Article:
Chang prosecuted some of Santa Cruz County’s most notorious homicides in the 1970s and became known around the world for describing the bucolic town of Santa Cruz as “the murder capital of the world.”
Mr. Chang’s lurid description of his adopted hometown came at the height of a literally murderous period in Santa Cruz, 1970 to 1973, when his office prosecuted killers John Linley Frazier, Edmund Kemper III and Herbert Mullin. Mr. Chang personally prosecuted Frazier and Kemper and would have prosecuted the Mullin case, but was out with appendicitis.
Mr. Chang was born in Honolulu; his father, who was in the Navy, was based at Pearl Harbor at the time. When World War II ended, the family moved to Palo Alto and Mr. Chang was educated in local schools.
He was intensely interested in music and became a first-class trumpet player. By the time he was 14 he was playing in bands led by Stan Kenton, Harry James, Lionel Hampton, Louis Armstrong and other jazz stars.
After high school, Mr. Chang went to Menlo College for two years, then to Stanford University, where he graduated in 1958 with degrees in English literature and American history. He went into Stanford law school, graduating in 1961.
He then started looking for a job and immediately ran into resistance. “A lot of criminal defense firms were not willing to hire Asian Americans,” his son, Christopher Chang, said the other day. Mr. Chang was of Korean descent.
In a 1991 interview with Champion, the magazine of the National Association of Criminal Defense Lawyers, Mr. Chang said, “no one at that time thought an Asian could stand toe-to-toe with an Irishman in a criminal courtroom.”
He finally got a job with the Monterey County district attorney as a junior prosecutor and found he was “absolutely no good at it at first and lost the first 11 cases that I prosecuted,” he told the magazine. He took speech and drama lessons and “watched all the good trial lawyers in the area,” and finally learned how to speak in public.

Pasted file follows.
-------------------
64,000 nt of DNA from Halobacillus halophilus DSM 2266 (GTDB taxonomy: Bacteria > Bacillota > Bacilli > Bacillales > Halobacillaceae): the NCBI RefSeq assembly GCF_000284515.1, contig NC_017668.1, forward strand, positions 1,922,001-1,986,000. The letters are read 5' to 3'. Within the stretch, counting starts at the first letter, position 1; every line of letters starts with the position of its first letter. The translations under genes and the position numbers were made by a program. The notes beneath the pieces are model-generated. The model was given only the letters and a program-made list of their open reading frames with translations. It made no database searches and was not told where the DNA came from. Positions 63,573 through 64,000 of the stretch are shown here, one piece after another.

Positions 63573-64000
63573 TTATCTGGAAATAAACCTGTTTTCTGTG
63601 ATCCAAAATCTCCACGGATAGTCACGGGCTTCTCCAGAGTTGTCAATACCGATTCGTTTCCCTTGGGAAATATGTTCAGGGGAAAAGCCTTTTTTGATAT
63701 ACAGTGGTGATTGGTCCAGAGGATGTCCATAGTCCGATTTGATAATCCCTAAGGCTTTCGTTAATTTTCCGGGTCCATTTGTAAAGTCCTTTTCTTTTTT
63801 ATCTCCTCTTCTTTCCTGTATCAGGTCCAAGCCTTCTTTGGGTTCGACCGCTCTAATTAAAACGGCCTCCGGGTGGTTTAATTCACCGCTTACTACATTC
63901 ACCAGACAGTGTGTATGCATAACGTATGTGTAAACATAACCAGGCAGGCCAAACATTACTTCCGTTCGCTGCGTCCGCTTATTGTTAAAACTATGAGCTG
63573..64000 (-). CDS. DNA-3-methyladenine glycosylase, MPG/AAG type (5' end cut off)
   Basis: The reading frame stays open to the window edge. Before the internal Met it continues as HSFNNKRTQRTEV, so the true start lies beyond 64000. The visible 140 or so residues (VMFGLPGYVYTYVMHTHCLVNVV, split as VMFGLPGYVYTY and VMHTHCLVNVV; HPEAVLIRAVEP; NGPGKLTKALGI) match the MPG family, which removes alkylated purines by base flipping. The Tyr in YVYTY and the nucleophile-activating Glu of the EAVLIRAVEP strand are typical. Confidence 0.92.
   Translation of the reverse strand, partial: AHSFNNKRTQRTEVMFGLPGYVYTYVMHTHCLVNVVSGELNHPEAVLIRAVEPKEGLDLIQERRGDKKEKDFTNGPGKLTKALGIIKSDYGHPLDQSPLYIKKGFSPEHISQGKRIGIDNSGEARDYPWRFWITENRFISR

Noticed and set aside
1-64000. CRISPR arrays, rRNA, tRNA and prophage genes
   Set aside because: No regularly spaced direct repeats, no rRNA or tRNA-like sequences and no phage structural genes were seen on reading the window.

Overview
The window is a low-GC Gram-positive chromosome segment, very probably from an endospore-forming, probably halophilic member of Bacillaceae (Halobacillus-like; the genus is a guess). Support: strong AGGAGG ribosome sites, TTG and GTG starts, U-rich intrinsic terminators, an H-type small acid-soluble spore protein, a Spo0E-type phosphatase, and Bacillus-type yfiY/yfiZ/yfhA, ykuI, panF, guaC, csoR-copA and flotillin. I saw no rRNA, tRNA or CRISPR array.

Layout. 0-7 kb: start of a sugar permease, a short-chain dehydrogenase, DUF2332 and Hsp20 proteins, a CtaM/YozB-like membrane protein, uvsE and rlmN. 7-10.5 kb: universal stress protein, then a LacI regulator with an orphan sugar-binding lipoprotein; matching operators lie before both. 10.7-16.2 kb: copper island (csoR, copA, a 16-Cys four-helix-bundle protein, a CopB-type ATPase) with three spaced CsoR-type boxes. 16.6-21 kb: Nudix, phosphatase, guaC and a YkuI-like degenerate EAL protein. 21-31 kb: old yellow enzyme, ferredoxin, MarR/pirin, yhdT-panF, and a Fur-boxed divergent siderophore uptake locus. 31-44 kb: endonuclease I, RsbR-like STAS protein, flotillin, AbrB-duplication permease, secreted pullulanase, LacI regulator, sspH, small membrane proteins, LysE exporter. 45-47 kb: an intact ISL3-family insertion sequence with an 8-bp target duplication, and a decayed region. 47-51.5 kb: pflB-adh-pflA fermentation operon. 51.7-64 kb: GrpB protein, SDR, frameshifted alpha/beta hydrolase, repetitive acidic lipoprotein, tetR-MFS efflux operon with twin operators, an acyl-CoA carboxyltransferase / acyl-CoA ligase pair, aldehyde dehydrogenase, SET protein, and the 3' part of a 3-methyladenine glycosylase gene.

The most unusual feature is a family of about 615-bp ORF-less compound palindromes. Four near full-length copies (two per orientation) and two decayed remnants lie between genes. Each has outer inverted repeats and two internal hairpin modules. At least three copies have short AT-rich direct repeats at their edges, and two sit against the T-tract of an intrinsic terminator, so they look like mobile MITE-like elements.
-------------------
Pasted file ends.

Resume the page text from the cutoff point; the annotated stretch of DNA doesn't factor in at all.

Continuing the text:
In 1966, he ran for district attorney in Santa Cruz County and defeated the veteran incumbent by a wide margin, becoming, at 29, the youngest district attorney in the United States and the only Asian American to hold such a post.
In 1974, Mr. Chang lost a race for a Superior Court judgeship and went into private practice in Santa Cruz, but his life soon took a sharp turn downward. He started drinking so heavily that by “1982, I had lost my practice, my family and everything that had been dear to me,” he told Champion magazine in 1991. “I would still walk five miles in the rain, if necessary, to be at a bar when it opened.” He ultimately joined Alcoholics Anonymous, got sober, and went back to practicing law in 1983.
He won an appointment to the faculty of the National Association of Criminal Defense Lawyers, teaching courses in the summer, and was elected to the organization’s board in 1991. For the past decade, Mr. Chang concentrated on the defense of narcotics and white-collar cases in federal court.
Mr. Chang passed away in 2005 at age 67.
I knew Peter for several years when I was a paralegal at Liberty and Liberty on Dakota Street. I performed paralegal research for Peter. He was a very dear friend of mine. Thank you for writing his stories.
Thank you for reaching out and sharing your story. Did you work with him at the time he was working on Kemper’s trial?